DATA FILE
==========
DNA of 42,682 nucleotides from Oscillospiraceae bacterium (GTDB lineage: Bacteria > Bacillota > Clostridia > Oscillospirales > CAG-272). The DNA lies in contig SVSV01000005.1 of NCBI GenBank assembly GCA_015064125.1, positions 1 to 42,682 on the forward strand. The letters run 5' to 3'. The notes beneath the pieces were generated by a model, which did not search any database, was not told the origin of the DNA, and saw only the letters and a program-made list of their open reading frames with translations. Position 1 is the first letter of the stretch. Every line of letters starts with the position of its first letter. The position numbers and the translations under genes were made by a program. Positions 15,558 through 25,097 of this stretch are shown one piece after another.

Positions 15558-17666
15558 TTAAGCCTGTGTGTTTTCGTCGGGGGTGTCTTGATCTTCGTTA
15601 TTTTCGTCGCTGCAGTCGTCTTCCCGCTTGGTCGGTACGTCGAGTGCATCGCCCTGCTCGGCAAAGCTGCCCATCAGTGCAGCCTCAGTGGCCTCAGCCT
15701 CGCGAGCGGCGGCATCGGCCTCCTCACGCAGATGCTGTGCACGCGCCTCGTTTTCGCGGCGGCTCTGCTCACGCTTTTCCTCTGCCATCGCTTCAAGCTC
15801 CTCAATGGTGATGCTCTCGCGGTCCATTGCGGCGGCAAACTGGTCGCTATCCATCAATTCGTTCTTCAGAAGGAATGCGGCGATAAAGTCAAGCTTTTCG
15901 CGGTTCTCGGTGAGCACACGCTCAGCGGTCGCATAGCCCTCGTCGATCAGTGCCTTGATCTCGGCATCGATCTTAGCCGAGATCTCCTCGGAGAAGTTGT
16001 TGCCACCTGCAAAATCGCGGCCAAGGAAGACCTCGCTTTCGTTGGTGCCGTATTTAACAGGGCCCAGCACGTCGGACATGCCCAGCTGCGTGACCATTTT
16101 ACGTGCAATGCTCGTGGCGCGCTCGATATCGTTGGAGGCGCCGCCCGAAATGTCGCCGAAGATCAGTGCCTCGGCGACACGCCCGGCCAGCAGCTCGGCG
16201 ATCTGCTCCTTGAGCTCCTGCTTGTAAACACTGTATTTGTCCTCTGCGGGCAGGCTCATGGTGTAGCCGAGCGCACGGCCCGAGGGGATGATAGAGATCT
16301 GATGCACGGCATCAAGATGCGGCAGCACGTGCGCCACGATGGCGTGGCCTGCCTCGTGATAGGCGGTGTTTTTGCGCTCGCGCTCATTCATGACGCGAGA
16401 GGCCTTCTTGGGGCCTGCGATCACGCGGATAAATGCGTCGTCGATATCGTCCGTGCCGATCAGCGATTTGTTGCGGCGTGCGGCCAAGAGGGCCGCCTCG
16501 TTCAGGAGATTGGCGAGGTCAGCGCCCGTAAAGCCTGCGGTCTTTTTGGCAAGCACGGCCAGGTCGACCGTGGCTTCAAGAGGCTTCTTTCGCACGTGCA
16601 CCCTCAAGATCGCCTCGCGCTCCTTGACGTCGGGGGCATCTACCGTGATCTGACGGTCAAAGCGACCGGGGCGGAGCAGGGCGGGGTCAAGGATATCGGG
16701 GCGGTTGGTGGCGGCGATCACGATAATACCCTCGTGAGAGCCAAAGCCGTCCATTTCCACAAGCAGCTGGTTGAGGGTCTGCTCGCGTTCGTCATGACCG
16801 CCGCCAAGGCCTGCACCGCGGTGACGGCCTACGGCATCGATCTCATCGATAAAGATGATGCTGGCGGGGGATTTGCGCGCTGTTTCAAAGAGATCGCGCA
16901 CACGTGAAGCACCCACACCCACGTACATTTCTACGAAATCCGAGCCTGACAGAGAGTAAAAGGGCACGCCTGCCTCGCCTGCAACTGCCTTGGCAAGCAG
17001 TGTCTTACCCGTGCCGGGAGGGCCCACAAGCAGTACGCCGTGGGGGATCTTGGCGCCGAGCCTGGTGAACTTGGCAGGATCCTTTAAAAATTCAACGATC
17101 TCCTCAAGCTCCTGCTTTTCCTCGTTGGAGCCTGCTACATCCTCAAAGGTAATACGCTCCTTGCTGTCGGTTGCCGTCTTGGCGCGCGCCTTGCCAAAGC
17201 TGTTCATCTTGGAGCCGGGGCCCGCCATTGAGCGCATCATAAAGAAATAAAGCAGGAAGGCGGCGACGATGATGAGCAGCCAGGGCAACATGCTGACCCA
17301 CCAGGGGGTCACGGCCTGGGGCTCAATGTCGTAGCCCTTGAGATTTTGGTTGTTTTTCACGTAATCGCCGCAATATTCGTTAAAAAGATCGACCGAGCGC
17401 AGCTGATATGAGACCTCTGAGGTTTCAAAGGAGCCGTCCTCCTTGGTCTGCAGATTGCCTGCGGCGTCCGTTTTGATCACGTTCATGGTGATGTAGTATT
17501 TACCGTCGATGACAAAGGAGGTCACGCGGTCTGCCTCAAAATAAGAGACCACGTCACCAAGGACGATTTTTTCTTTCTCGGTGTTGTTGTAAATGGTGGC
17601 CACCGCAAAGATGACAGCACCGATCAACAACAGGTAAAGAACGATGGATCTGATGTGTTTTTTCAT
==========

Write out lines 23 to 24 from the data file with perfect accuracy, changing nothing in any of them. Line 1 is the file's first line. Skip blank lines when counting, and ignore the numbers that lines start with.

17501 TACCGTCGATGACAAAGGAGGTCACGCGGTCTGCCTCAAAATAAGAGACCACGTCACCAAGGACGATTTTTTCTTTCTCGGTGTTGTTGTAAATGGTGGC
17601 CACCGCAAAGATGACAGCACCGATCAACAACAGGTAAAGAACGATGGATCTGATGTGTTTTTTCAT